A California law that took effect this year has prompted hundreds of transgender prison inmates to put in a request to be transferred to a facility that aligns with their gender identity.
Since Jan. 1, 2021, some 261 such requests have been put in, according to the California Department of Corrections and Rehabilitation (CDCR).
Though transgender inmates make up just over 1% of the Golden State’s prison population, the requests have led to heightened fears among women’s facilities that the supposed influx of transgender inmates will lead to increased sexual violence.
“Men are Coming – Prepare for the Worst”
The Los Angles Times reported Monday that some prison guards have been telling female inmates that “men are coming” and to prepare for the worst.
According to the report, the state’s prison system has transferred four inmates to the Chowchilla women’s prison in Central California, approved 21 gender-based housing requests and denied none. Out of all 261 requests, only six requested to be housed in a men’s facility.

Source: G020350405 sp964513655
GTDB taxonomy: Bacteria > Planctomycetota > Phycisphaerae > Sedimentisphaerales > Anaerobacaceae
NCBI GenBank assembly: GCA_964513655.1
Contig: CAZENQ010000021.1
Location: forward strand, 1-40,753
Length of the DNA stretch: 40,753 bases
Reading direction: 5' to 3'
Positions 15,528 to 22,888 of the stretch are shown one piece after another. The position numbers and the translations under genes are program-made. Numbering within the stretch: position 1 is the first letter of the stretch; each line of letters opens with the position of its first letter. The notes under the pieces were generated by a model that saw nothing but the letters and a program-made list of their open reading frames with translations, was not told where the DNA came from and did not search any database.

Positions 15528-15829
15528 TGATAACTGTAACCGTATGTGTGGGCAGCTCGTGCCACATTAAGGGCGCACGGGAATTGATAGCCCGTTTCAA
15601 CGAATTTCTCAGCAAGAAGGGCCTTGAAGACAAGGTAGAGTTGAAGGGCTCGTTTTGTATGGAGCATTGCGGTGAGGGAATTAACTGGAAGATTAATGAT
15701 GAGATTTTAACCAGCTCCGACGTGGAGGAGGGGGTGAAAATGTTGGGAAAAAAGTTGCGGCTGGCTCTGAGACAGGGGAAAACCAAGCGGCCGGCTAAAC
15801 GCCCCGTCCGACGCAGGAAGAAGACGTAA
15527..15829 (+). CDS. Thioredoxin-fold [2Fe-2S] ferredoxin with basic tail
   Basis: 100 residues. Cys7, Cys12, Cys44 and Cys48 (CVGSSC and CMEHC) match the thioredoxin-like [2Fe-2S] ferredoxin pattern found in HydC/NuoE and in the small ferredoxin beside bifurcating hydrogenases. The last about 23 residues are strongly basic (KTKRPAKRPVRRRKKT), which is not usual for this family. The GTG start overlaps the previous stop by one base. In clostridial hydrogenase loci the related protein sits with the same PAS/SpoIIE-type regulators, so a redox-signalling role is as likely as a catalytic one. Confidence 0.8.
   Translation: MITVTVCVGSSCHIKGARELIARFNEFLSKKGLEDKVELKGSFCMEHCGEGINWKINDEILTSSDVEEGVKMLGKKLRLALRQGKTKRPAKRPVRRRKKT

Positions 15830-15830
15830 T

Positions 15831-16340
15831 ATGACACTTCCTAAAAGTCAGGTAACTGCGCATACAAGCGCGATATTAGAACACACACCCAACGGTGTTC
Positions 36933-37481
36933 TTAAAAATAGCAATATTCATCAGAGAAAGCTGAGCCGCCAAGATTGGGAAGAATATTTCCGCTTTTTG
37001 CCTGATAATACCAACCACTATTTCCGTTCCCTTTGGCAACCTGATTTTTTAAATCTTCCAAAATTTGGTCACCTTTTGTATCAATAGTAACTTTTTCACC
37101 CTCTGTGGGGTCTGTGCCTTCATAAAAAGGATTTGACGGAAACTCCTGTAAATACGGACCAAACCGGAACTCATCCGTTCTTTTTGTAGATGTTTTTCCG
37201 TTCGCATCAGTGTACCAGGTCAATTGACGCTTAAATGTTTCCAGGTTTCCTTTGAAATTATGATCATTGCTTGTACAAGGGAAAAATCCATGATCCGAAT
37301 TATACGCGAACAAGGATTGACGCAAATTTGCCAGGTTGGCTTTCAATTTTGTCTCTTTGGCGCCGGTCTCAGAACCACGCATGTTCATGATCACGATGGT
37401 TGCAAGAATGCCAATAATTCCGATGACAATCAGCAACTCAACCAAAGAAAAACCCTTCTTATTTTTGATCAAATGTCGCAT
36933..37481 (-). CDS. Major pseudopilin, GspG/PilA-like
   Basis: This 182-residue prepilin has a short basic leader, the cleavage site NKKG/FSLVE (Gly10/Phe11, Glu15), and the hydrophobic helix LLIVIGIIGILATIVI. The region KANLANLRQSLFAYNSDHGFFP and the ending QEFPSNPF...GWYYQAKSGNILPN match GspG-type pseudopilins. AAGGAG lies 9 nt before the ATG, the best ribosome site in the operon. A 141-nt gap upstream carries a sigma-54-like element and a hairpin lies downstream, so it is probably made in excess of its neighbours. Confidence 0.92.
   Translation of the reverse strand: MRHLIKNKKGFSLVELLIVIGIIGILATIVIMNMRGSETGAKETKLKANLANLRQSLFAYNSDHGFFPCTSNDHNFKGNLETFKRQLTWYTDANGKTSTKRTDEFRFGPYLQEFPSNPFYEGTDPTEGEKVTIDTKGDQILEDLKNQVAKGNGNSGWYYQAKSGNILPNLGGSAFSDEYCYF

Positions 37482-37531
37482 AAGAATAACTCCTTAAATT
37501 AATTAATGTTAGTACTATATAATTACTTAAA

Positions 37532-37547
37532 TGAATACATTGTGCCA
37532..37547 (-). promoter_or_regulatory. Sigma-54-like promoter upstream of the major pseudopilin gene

There are other concerns that some inmates will abuse the new law by making false claims about their gender identity so they can be transferred to a women’s prison.
Prisons spokeswoman Terry Thornton told Fox News that CDCR “is committed to providing a safe, humane, rehabilitative and secure environment for all people housed in its institutions.”
“Senate Bill 132 … supports CDCR’s endeavors to improve safety, help prevent sexual abuse and create a more respectful environment for the incarcerated transgender, non-binary and intersex community,” Thornton said.
Thornton said CDCR has a classification profess that reviews an incarcerated person’s history before and during incarceration, including their medical and mental health needs as well as safety concerns.
Thornton said information is gathered in screen tool under standards from the Prison Rape Elimination Act (PREA) which gives inmates one of three designations: at risk as a victim, at risk as an abuser, or not identified as being at risk.
“Inmates at risk as a victim cannot be housed in a cell with an inmate identified as being at risk as an abuser,” Thornton said.
The Times reported that the prison system maintains town hall discussions with inmates on a regular basis and that allegations of misconduct are taken seriously and investigated.
For the time being, the COVID-19 pandemic has slowed these transfers.